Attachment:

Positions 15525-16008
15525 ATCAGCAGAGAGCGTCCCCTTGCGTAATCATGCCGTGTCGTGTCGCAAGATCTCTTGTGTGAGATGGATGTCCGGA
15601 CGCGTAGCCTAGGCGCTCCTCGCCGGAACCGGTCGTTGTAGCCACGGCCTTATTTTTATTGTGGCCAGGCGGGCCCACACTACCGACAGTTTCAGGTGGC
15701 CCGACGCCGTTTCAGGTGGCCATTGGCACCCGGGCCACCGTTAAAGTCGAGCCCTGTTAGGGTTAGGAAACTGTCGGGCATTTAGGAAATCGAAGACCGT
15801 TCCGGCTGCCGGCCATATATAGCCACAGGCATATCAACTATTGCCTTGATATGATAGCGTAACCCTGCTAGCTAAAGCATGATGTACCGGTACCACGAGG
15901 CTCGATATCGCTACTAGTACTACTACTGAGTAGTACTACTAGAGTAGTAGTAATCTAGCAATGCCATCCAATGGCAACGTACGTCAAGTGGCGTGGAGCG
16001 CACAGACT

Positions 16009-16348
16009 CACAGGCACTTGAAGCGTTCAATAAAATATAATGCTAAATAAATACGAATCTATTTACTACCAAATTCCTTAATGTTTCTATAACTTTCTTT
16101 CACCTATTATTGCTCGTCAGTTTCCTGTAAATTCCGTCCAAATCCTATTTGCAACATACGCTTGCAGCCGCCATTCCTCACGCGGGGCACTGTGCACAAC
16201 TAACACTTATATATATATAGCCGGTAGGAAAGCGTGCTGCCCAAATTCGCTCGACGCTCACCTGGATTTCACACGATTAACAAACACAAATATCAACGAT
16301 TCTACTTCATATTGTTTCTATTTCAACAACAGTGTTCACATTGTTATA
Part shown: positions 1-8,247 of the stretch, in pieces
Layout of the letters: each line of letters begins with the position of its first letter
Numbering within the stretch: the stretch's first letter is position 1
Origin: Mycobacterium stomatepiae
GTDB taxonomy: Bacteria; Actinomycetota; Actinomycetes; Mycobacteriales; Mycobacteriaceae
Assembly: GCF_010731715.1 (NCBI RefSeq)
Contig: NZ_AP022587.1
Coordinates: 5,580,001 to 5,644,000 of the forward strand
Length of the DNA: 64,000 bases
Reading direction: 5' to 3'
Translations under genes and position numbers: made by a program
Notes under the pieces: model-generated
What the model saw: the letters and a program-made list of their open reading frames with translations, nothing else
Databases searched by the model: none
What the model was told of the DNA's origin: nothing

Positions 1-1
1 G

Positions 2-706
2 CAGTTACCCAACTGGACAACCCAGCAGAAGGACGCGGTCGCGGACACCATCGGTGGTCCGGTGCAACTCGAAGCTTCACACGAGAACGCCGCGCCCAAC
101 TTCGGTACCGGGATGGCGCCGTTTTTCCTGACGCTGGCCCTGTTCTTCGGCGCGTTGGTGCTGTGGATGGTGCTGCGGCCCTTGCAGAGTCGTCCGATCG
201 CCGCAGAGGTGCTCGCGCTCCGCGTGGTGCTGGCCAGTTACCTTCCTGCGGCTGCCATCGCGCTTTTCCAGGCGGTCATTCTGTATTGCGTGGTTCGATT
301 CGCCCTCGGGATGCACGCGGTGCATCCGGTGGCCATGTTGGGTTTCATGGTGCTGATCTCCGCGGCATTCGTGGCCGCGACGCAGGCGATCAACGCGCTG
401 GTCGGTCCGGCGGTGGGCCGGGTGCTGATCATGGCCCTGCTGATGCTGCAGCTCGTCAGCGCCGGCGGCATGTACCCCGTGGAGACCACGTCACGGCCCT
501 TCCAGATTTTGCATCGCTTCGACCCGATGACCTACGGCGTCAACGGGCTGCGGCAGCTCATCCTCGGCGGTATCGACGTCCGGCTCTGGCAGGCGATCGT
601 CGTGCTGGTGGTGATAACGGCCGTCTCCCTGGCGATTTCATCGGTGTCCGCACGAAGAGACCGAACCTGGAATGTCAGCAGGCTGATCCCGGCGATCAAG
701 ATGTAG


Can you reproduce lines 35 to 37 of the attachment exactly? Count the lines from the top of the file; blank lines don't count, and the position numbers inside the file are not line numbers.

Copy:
401 GTCGGTCCGGCGGTGGGCCGGGTGCTGATCATGGCCCTGCTGATGCTGCAGCTCGTCAGCGCCGGCGGCATGTACCCCGTGGAGACCACGTCACGGCCCT
501 TCCAGATTTTGCATCGCTTCGACCCGATGACCTACGGCGTCAACGGGCTGCGGCAGCTCATCCTCGGCGGTATCGACGTCCGGCTCTGGCAGGCGATCGT
601 CGTGCTGGTGGTGATAACGGCCGTCTCCCTGGCGATTTCATCGGTGTCCGCACGAAGAGACCGAACCTGGAATGTCAGCAGGCTGATCCCGGCGATCAAG